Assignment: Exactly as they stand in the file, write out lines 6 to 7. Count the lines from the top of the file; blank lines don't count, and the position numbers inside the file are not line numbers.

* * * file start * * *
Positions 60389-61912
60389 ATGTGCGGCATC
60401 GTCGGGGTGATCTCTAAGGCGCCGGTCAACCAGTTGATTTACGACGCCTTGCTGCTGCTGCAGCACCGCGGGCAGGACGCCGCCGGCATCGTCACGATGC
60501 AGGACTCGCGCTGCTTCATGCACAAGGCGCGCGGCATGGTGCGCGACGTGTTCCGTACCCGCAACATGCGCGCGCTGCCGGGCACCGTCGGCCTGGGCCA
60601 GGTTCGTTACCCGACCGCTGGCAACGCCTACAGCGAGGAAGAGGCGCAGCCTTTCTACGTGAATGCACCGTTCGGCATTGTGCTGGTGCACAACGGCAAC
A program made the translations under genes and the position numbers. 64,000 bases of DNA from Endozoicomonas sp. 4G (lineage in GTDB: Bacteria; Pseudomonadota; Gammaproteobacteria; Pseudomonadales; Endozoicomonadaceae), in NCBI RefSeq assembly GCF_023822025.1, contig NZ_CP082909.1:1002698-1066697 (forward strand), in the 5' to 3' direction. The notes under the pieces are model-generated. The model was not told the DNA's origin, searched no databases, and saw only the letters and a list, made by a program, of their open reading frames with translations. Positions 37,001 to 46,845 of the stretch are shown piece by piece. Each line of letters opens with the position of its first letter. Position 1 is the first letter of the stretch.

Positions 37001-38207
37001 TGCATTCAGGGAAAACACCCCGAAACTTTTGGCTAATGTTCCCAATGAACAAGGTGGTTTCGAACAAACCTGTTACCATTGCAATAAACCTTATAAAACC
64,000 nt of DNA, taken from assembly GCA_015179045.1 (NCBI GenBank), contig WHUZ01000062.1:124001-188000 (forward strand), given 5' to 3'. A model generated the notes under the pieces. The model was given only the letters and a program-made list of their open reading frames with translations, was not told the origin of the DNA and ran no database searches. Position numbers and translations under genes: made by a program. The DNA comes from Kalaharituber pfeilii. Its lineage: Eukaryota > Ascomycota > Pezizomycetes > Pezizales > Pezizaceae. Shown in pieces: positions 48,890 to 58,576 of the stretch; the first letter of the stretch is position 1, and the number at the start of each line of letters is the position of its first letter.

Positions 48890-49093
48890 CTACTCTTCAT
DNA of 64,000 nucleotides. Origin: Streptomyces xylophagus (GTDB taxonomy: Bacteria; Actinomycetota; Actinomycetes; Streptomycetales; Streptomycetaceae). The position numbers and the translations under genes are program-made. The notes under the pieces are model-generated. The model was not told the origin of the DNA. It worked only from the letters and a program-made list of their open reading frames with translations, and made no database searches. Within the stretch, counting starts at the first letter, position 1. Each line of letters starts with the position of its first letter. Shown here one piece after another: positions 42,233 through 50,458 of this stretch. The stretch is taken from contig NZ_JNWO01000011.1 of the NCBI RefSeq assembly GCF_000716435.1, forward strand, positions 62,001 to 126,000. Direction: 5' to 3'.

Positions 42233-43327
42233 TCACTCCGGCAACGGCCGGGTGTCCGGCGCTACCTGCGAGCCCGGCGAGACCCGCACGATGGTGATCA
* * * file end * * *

A program made the translations under genes and the position numbers. 64,000 bases of DNA from Endozoicomonas sp. 4G (lineage in GTDB: Bacteria; Pseudomonadota; Gammaproteobacteria; Pseudomonadales; Endozoicomonadaceae), in NCBI RefSeq assembly GCF_023822025.1, contig NZ_CP082909.1:1002698-1066697 (forward strand), in the 5' to 3' direction. The notes under the pieces are model-generated. The model was not told the DNA's origin, searched no databases, and saw only the letters and a list, made by a program, of their open reading frames with translations. Positions 37,001 to 46,845 of the stretch are shown piece by piece. Each line of letters opens with the position of its first letter. Position 1 is the first letter of the stretch.

Positions 37001-38207